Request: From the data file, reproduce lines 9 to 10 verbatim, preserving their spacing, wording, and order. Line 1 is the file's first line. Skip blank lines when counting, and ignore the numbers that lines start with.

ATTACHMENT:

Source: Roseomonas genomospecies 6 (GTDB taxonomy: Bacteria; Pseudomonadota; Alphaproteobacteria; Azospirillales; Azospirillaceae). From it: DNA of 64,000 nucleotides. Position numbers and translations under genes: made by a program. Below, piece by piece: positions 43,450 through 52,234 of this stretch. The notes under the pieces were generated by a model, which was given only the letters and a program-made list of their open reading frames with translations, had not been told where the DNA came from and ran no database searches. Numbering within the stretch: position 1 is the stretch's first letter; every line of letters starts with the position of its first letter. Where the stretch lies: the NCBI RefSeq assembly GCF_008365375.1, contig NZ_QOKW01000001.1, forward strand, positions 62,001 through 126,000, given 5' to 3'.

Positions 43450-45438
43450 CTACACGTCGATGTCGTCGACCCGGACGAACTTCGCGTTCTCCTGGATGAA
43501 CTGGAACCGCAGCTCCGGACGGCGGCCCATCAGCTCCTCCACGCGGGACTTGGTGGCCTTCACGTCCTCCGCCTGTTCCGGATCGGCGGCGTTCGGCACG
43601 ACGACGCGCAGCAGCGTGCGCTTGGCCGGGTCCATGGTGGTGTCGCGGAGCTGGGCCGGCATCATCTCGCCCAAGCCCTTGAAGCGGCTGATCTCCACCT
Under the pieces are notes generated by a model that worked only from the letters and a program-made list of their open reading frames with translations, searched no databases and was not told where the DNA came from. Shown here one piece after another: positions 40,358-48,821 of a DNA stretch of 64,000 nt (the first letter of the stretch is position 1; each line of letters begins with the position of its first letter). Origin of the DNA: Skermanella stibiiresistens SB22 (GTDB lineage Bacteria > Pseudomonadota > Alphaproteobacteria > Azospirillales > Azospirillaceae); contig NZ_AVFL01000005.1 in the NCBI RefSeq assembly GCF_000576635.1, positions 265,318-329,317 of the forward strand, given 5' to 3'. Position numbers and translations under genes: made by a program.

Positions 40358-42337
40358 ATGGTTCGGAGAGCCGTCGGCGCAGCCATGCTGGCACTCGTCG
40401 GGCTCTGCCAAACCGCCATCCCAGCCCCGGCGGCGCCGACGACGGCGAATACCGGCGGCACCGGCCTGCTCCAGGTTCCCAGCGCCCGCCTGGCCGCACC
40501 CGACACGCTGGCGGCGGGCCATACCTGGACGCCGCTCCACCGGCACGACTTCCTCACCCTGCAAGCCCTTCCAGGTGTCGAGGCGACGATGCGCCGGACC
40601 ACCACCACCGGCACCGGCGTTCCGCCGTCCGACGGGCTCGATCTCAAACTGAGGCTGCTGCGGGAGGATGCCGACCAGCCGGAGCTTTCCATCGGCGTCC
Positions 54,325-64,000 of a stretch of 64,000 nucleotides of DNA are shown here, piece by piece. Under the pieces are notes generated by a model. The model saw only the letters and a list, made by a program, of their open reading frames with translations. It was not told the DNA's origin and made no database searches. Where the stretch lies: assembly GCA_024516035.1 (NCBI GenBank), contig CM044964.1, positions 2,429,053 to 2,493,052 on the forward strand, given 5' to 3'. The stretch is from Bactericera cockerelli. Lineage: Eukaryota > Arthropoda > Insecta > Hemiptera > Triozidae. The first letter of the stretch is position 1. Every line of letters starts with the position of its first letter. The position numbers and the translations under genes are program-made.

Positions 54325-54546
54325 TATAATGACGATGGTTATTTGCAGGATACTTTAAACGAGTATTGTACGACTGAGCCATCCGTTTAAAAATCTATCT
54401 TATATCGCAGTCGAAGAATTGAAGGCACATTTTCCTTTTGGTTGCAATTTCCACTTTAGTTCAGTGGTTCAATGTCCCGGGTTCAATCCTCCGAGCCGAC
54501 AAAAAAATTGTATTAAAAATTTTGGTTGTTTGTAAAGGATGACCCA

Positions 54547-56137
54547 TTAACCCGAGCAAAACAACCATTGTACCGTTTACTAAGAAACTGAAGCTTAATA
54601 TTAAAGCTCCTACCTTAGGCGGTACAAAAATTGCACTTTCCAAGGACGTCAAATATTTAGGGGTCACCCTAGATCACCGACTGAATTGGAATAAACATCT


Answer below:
40401 GGCTCTGCCAAACCGCCATCCCAGCCCCGGCGGCGCCGACGACGGCGAATACCGGCGGCACCGGCCTGCTCCAGGTTCCCAGCGCCCGCCTGGCCGCACC
40501 CGACACGCTGGCGGCGGGCCATACCTGGACGCCGCTCCACCGGCACGACTTCCTCACCCTGCAAGCCCTTCCAGGTGTCGAGGCGACGATGCGCCGGACC